IDEAS home Printed from
MyIDEAS: Log in (now much improved!) to save this paper

EVA, Economic profit and cash value added do NOT measure shareholder value creation

Listed author(s):
  • Fernández, Pablo


    (IESE Business School)

We analyze 582 American companies using EVA, MVA, NOPAT and WACC data provided by Stern Stewart. For each of the 582 companies, we have calculated the 10-year correlation between the increase in the MVA (Market Value Added) each year and each year's EVA, NOPAT and WACC. For 296 (of the 582) companies, the correlation between the increase in the MVA each year and the NOPAT was greater than the correlation between the increase in the MVA each year and the EVA. There are 210 companies for which the correlation with the EVA has been negative! The average correlation between the increase in the MVA and EVA, NOPAT and WACC was 16%, 21% and -21.4%. The average correlation between the increase in the MVA and the increases of EVA, NOPAT and WACC was 18%, 22.5% and -4.1%. We also find that the correlation between the shareholder return in 1994-1998 and the increase in the CVA (according to the Boston Consulting Group) of the world's 100 most profitable companies was 1.7%. We have also analyzed the relationship between shareholder value creation and various other parameters, including Economic Profit and EVA, during the period 1991-1997. In this case, the sample consisted of the 28 largest Spanish companies. Economic Profit had the highest correlation with shareholder value creation in only 4 companies (EVA in only 2), while in 18 companies the highest correlation was found for the interest rate. A firm's value and the increase in the firm's value over a certain period are basically determined by the changes in expectations regarding the growth of the firm's cash flows and also by the changes in the firm's risk, which lead to changes in the discount rate. However, accounting only reflects the firm's history. Both the items of the income statement, which explain what has happened during a certain year, and those of the balance sheet, which reflect the state of a firm's assets and liabilities at a certain point in time, are historic data. Consequently, it is impossible for accounting-based measures, such as those we have seen (EVA, economic profit, cash value added), to measure value creation. We finish the paper with an anecdote about EVA: an e-mail written by an analyst at Stern Stewart & Co. in response to an article, written by me, questioning the ability of EVA to measure shareholder value creation.

If you experience problems downloading a file, check if you have the proper application to view it first. In case of further problems read the IDEAS help page. Note that these files are not on the IDEAS site. Please be patient as the files may be large.

File URL:
Download Restriction: no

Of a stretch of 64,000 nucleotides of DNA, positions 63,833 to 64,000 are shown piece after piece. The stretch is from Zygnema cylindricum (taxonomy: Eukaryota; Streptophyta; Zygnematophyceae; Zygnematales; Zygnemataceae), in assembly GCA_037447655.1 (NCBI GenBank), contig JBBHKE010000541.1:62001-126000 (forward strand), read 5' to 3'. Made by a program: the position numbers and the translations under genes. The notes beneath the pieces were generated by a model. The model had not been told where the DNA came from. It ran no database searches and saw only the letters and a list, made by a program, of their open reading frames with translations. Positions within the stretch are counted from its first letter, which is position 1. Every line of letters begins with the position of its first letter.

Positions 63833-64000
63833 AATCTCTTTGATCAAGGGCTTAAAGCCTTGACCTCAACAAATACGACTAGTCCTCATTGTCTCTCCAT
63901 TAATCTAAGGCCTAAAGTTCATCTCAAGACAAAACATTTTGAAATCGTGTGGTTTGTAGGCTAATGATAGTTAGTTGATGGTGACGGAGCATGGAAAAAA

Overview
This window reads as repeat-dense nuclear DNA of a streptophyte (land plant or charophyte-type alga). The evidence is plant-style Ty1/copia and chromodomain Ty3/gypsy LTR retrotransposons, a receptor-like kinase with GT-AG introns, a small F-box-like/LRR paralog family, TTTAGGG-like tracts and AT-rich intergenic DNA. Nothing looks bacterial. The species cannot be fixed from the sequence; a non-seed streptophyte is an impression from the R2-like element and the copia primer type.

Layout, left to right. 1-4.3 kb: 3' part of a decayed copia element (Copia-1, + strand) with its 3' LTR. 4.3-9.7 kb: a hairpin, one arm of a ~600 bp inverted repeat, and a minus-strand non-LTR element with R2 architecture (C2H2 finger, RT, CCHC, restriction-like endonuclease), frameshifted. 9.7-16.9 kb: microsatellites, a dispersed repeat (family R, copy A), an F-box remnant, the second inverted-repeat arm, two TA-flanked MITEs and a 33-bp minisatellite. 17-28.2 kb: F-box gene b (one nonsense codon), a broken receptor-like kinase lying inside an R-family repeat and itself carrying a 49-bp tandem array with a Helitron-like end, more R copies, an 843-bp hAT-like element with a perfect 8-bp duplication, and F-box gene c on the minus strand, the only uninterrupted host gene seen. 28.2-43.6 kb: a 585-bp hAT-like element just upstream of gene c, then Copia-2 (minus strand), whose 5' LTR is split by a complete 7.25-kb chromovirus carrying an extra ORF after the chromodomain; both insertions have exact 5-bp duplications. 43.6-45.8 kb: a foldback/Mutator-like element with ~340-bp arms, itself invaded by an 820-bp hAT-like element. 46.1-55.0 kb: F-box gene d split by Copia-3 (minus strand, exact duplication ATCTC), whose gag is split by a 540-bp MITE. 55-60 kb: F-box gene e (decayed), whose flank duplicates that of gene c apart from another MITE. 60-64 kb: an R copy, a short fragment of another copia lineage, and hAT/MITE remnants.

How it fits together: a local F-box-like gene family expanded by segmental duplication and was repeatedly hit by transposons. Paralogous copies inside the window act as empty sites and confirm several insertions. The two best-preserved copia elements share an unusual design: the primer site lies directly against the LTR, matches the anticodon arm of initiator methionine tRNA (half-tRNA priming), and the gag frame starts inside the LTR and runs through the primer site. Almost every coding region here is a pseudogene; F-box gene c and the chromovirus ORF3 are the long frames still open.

Paper provided by IESE Business School in its series IESE Research Papers with number D/453.

in new window

Length: 22 pages
Date of creation: 19 Jan 2002
Handle: RePEc:ebg:iesewp:d-0453
Contact details of provider: Postal:
IESE Business School, Av Pearson 21, 08034 Barcelona, SPAIN

Web page:

More information through EDIRC

References listed on IDEAS
Please report citation or reference errors to , or , if you are the registered author of the cited work, log in to your RePEc Author Service profile, click on "citations" and make appropriate adjustments.:

in new window

  1. Robert T. Kleiman, 1999. "Some New Evidence On Eva Companies," Journal of Applied Corporate Finance, Morgan Stanley, vol. 12(2), pages 80-91.
Full references (including those not matched with items on IDEAS)

This item is not listed on Wikipedia, on a reading list or among the top items on IDEAS.

When requesting a correction, please mention this item's handle: RePEc:ebg:iesewp:d-0453. See general information about how to correct material in RePEc.

For technical questions regarding this item, or to correct its authors, title, abstract, bibliographic or download information, contact: (Noelia Romero)

If you have authored this item and are not yet registered with RePEc, we encourage you to do it here. This allows to link your profile to this item. It also allows you to accept potential citations to this item that we are uncertain about.

If references are entirely missing, you can add them using this form.

If the full references list an item that is present in RePEc, but the system did not link to it, you can help with this form.

If you know of missing items citing this one, you can help us creating those links by adding the relevant references in the same way as above, for each refering item. If you are a registered author of this item, you may also want to check the "citations" tab in your profile, as there may be some citations waiting for confirmation.

Please note that corrections may take a couple of weeks to filter through the various RePEc services.

This information is provided to you by IDEAS at the Research Division of the Federal Reserve Bank of St. Louis using RePEc data.